How to Make Fabric Covered Plates
Fabric covered plates, grouped together on a wall, make a magnificent display. They are also a perfect way of giving odd or slightly damaged plates a new lease of life while showing off your favorite scraps of fabric.
If you do not have any scraps around the house, buy remnants especially for the purpose to make a collection that co-ordinates. Cover flat or shallow plates only and pick round or oval shapes, you will find plates with corners or shaped edges difficult to cover.
If you are going to use a light colored fabric, choose either a white plate or one with a pale pattern. Closely woven dress or furnishing fabrics that are light to medium-weight, non-stretch and do not fray easily are ideal for plate covering.
If you have recently made curtains or have had some soft covers made use any remaining fabric to cover some plates, then organize your collection of remnants around these to create a look that will complete the room.
Materials you will need for fabric covered plates
Plate flat or shallow
Dress or furnishing fabric 15cm (6in) larger all round than plate
Paint brush 2.5cm(1in) wide
Jelly jar or bowl for glue
Mug, jelly jar or flower Pot for stand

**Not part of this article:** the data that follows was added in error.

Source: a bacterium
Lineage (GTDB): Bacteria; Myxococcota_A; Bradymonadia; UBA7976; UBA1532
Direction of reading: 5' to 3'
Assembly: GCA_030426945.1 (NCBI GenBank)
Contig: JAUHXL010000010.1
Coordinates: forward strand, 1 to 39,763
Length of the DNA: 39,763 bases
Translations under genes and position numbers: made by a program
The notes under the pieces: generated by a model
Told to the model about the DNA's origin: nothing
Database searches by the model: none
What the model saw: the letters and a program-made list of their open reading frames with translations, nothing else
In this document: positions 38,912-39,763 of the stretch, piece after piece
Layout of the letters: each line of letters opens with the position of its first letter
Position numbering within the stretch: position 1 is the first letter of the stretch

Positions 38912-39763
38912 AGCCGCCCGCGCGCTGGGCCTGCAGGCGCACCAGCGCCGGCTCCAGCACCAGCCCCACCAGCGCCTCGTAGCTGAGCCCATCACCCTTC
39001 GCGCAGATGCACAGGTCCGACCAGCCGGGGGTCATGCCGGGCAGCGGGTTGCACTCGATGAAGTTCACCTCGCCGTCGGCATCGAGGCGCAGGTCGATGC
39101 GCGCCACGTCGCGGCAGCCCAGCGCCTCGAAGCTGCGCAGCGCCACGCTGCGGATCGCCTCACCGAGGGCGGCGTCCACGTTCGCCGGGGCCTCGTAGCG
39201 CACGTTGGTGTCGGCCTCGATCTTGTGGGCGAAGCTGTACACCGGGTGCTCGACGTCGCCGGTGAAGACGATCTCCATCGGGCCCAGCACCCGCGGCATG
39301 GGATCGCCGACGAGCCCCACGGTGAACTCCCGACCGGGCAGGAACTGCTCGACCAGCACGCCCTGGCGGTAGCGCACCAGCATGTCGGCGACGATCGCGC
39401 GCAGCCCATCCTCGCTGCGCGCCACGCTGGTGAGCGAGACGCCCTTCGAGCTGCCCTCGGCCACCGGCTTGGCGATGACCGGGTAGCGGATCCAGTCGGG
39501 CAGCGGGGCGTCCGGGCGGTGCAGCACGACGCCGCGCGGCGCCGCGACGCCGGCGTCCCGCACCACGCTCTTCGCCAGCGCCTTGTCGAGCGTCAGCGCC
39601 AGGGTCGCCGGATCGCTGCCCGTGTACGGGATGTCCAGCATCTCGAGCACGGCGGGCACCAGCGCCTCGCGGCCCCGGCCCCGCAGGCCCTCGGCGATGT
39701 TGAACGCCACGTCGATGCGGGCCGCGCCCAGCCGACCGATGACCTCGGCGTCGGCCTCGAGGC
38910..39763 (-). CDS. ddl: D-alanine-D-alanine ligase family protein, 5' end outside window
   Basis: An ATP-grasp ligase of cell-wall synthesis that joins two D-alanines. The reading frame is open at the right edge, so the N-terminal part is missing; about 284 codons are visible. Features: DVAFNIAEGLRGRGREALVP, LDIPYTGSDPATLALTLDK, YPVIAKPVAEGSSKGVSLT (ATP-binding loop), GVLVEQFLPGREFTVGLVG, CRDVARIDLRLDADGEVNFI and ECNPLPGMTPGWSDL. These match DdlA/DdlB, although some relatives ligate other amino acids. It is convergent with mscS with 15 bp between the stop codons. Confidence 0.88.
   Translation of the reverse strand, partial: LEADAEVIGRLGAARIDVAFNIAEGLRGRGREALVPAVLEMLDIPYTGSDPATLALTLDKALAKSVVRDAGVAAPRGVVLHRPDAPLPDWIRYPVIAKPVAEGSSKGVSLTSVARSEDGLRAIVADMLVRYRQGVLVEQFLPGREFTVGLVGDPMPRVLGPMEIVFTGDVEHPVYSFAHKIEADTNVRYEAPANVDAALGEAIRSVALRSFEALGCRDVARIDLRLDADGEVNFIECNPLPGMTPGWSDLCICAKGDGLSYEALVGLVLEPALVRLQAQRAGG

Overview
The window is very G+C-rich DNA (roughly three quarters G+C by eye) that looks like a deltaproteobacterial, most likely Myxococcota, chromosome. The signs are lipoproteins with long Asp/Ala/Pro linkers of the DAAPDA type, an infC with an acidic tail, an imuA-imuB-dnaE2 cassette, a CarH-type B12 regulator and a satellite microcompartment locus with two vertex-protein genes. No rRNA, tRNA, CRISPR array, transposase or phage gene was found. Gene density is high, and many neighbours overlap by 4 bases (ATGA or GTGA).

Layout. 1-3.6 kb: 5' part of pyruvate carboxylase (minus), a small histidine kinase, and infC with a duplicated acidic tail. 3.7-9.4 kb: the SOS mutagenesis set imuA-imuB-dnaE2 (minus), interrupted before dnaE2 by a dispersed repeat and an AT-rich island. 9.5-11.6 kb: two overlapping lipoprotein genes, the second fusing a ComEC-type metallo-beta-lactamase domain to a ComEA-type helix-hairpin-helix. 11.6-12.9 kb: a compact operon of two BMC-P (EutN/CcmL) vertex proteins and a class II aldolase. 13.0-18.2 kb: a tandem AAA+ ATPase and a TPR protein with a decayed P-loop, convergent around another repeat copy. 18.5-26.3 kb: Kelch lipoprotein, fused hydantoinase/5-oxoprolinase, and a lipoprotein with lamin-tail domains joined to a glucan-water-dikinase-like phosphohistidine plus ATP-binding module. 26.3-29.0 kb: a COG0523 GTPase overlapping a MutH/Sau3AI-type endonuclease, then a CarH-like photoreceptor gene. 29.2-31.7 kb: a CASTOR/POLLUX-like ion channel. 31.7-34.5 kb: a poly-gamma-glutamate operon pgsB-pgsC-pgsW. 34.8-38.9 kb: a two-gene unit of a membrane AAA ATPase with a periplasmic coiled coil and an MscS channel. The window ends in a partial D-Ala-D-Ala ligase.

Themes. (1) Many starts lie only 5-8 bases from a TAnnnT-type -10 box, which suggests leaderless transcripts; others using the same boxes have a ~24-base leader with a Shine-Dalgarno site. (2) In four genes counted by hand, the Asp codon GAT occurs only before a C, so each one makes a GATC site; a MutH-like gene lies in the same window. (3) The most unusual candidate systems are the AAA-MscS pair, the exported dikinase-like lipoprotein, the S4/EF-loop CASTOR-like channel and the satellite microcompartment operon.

Here is How to Make Fabric Covered Plates step by step
1. Cutting the fabric
Working on a flat, washable surface, smooth the fabric out and position the plate face down on to the fabric, framing any motifs or section of pattern you wish to show off. Using the pencil lightly draw a line around the plate leaving a border the width of the plate from rim to center. Using scissors, cut along the drawn line.
2. Pasting the fabric
Add 1 part of water to 2 parts of PVA glue in a jar and stir until mixed. Using the brush, paint glue mix over the top of the plate. Lay fabric, wrong side down, centrally over the plate and smooth the fabric from the center outwards. Paint another layer of glue over the fabric and smooth out, pressing well into the contours of the plate.
3. Neaten the fabric allowance
Turn the plate over and cut the fabric allowance almost up to the plate edge, at 2.5cm (1in) intervals. Paint glue mix over the back of the plate and wrong side of each fabric allowance section. Press each alternate section to the back of the plate, working around until all the flaps are in place. Brush another layer of paste over the surface and smooth the fabric sections again.
4. Checking for air bubbles
Turn the plate over and check fabric is still smooth. Press out any air bubbles and dampen with another coat of glue mix if necessary.
5. Trimming the fabric
When the plate is finished, trim away any excess fabric to make a neat circle at the back. Balance the plate on the stand and leave to dry for at least twelve hours.
Reference: The Country Look—Decor & Crafts